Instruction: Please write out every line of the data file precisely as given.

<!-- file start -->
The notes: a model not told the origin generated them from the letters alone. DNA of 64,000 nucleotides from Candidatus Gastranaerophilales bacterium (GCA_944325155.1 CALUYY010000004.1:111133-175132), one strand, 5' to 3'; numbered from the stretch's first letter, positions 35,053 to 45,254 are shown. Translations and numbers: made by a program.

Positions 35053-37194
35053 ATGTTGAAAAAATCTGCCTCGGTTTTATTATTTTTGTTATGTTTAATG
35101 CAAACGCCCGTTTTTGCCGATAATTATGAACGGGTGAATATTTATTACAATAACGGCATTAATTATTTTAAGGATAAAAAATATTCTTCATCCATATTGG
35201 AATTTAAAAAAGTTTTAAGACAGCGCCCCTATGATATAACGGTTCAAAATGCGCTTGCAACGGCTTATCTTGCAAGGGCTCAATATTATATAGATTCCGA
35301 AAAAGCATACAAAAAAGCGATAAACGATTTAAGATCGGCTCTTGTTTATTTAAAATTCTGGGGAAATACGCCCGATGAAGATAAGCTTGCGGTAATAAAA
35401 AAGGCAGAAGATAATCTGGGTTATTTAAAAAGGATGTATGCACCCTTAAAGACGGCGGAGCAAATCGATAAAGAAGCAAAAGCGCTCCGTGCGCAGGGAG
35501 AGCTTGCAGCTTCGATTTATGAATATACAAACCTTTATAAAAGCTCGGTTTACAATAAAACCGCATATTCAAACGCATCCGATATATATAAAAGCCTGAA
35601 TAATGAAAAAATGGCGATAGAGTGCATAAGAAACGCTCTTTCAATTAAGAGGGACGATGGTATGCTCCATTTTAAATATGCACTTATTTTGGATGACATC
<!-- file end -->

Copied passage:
The notes: a model not told the origin generated them from the letters alone. DNA of 64,000 nucleotides from Candidatus Gastranaerophilales bacterium (GCA_944325155.1 CALUYY010000004.1:111133-175132), one strand, 5' to 3'; numbered from the stretch's first letter, positions 35,053 to 45,254 are shown. Translations and numbers: made by a program.

Positions 35053-37194
35053 ATGTTGAAAAAATCTGCCTCGGTTTTATTATTTTTGTTATGTTTAATG
35101 CAAACGCCCGTTTTTGCCGATAATTATGAACGGGTGAATATTTATTACAATAACGGCATTAATTATTTTAAGGATAAAAAATATTCTTCATCCATATTGG
35201 AATTTAAAAAAGTTTTAAGACAGCGCCCCTATGATATAACGGTTCAAAATGCGCTTGCAACGGCTTATCTTGCAAGGGCTCAATATTATATAGATTCCGA
35301 AAAAGCATACAAAAAAGCGATAAACGATTTAAGATCGGCTCTTGTTTATTTAAAATTCTGGGGAAATACGCCCGATGAAGATAAGCTTGCGGTAATAAAA
35401 AAGGCAGAAGATAATCTGGGTTATTTAAAAAGGATGTATGCACCCTTAAAGACGGCGGAGCAAATCGATAAAGAAGCAAAAGCGCTCCGTGCGCAGGGAG
35501 AGCTTGCAGCTTCGATTTATGAATATACAAACCTTTATAAAAGCTCGGTTTACAATAAAACCGCATATTCAAACGCATCCGATATATATAAAAGCCTGAA
35601 TAATGAAAAAATGGCGATAGAGTGCATAAGAAACGCTCTTTCAATTAAGAGGGACGATGGTATGCTCCATTTTAAATATGCACTTATTTTGGATGACATC